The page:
Startup MC10 Inc., which is developing a form of silicon for circuity that can be stretched, bent and twisted, has bumped up its Series A funding from $5.7 million to $6 million, according to new federal documents. The company closed on the first tranche of the Series A in December of 2009.
Co-founded by John Rogers of the University of Illinois at Urbana-Champaign and George Whitesides of Harvard University, the company lists on its website as investors North Bridge Venture Partners of Waltham, and Osage Partners of Pennsylvania. Carmichael Roberts, general partner at North Bridge, is listed as a director on the new documents filed with the U.S. Securities and Exchange Commission.
In July of 20098, MC10 licensed the stretchable silicon technology from the University of Illinois for an undisclosed amount. Among the potential applications, MC10 cites new stretchable sensor tapes for industrial and health-care applications, such as ultrathin, light weight wearable health monitors; bio-inspired “electronic eye” cameras for ultra-compact, high-performance imaging systems such as extremely thin cell phones and lightweight satellites; and novel medical devices like intelligent disposable diagnostics.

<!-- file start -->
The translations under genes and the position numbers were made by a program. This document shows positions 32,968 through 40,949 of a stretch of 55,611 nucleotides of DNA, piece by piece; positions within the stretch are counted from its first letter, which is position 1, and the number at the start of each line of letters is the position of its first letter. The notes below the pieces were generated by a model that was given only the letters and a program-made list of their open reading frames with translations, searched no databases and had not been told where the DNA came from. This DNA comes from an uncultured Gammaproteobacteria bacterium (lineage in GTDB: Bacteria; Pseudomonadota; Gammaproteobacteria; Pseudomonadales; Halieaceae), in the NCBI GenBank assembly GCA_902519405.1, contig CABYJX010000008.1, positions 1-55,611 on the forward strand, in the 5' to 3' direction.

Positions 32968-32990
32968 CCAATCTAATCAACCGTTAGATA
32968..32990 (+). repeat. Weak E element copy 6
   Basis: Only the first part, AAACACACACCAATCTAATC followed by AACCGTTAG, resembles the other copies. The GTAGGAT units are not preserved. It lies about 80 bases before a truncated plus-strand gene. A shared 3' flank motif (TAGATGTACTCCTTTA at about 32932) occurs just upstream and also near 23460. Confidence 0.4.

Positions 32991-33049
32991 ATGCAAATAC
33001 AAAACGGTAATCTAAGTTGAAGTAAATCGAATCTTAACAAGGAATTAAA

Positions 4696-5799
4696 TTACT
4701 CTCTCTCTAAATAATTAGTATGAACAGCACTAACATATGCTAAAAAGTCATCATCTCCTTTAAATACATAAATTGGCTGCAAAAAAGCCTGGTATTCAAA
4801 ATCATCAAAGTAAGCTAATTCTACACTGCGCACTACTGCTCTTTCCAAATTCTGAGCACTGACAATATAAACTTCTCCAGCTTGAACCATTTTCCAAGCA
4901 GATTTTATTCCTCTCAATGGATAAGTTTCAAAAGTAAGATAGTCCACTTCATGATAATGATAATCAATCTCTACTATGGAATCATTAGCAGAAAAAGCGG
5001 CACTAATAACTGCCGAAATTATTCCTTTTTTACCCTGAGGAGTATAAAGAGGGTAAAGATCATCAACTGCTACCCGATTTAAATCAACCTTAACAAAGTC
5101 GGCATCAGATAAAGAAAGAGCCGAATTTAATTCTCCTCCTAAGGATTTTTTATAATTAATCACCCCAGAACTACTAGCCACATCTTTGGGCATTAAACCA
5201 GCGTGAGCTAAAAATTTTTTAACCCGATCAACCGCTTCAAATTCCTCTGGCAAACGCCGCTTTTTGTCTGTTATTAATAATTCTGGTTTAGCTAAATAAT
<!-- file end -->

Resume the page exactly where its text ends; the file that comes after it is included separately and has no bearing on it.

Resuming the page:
Originally based at North Bridge’s offices in Waltham, MC10 now lists its headquarters as Cambridge. In May MC10 shared in a $100,000 grant award from the Bill & Melinda Gates Foundation with Diagnostics For All for developing “disposable paper-based diagnostics devices embedded with optoelectronics.”